and here they are together:
Wanted different hair and different skin tones for each one. Relatively small figures, almost horrified when I see them so close up, but oh well, such is the curse of this hobby. I'd painted a set of them maybe 15 years ago. Don't have any pictures of the original set unfortunately, and then I went and sold them on eBay for I don't remember at all how much. So I'm glad I got a hold of another copy to do again and keep.
I'll probably be putting them on super-simple bases in the near future, just so they don't fall over.
So anyways, hope you enjoy!
I can't begin to tell you how excited i am that my parents found these in the basement in some supplies i had stored. These are Ral Partha models from 1988 to 1991. I bought them with my allowance back when i was like 9 or 10 and am thrilled to see these again. I remember being so afraid to paint them because i didn't want to mess them up, that i never ever tried.
These are primed and need to be stripped. These are early pewter-white metal. They even had packaging that read "now lead free".
What I'm wanting to do is savor the joy of painting them, now that I'm way more capable. However...i need to get this crappy primer off of them. These are 30+ years old and I'm blown away they look as good as they do.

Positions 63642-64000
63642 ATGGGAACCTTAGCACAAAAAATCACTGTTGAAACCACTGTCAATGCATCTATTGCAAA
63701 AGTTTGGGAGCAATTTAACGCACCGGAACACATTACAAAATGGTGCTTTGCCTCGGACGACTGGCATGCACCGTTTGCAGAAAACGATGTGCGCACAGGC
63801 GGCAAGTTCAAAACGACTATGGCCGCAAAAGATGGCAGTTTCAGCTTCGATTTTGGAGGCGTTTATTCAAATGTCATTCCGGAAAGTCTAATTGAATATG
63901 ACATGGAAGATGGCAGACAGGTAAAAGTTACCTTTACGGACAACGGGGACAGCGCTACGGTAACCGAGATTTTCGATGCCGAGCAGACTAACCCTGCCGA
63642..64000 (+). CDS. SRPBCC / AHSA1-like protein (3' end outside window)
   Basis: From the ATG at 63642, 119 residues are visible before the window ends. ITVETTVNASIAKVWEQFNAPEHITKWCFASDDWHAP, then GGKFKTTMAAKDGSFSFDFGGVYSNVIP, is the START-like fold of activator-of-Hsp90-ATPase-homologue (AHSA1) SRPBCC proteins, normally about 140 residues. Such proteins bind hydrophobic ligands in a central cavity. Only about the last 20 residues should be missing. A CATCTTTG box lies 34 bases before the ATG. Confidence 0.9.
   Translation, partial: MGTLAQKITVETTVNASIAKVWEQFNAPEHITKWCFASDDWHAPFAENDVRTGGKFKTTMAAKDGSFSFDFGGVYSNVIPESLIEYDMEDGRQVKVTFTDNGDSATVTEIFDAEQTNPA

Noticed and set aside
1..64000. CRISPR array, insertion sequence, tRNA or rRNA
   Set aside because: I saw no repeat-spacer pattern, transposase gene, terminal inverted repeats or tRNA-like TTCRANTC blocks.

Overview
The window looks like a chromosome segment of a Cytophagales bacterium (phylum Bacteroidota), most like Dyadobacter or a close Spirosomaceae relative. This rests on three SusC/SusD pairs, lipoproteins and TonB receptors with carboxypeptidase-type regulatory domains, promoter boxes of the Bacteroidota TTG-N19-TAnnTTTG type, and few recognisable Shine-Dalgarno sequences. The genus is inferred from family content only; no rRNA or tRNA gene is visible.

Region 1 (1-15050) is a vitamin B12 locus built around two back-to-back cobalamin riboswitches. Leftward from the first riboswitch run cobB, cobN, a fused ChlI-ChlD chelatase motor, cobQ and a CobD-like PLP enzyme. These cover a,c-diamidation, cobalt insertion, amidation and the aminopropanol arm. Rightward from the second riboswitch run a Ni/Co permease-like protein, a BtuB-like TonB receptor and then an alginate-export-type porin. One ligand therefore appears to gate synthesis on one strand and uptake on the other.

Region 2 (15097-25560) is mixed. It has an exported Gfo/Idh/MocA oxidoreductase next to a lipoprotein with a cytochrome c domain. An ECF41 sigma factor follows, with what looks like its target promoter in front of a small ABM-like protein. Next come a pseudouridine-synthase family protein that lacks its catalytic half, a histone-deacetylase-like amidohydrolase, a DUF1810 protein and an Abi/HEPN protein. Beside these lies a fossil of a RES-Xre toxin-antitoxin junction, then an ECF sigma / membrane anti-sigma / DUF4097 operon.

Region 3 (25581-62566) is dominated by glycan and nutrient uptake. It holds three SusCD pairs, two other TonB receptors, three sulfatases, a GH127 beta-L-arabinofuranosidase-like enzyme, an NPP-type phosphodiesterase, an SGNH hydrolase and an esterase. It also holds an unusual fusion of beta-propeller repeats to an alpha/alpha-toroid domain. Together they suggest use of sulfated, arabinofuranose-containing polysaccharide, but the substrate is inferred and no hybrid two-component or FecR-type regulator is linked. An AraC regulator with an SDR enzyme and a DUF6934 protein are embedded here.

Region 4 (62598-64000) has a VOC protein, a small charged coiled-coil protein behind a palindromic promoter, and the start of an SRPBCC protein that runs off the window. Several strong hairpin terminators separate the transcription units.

Anyone have a solution that can strip this down to the metal?
Hello all you reaperlaiset!
So since the beginning of the year, I've been working on a little project to get all of these Thunderbolt Mountain fairies painted. It's actually taken extra long because I painted two sets of these, and the duplicates were all the same colors, but it logically takes twice as long. It was hard to decide on colors for these guys, but I did want to do a unique skin color for each one and a unique leotard color as well for each one. I ended up doing the tutus the same color because I I would have done each one a different color, it would have take so much longer and as they are kind of a unit, I wanted something that would kind of bring them together. These all belong to a set of Ballerina Fairies, sculpted by Tom Meier, inspired by an idea from his daughter. They were originally from his company Thunderbolt Mountain, and are now available again through Ral Partha Legacy. There's six of them so lots of photos to follow:
and here they are together:
So these are some pretty small figures, and I'm going to eventually put them on some simple bases. I wouldn't almost mind leaving them like this, but I don't want them to tip over too easily. I might work on the bases this weekend. So anyhoos, enjoy! I had quite a lot of fun painting these. They are very delicate and detailed figures, but didn't take too long to really paint ultimately because they aren't overly laden with all those dingly danglies you find on lots of more modern figures. I've got a few more of these to do with some Pegasi, will do those some day in the not too far-flung future.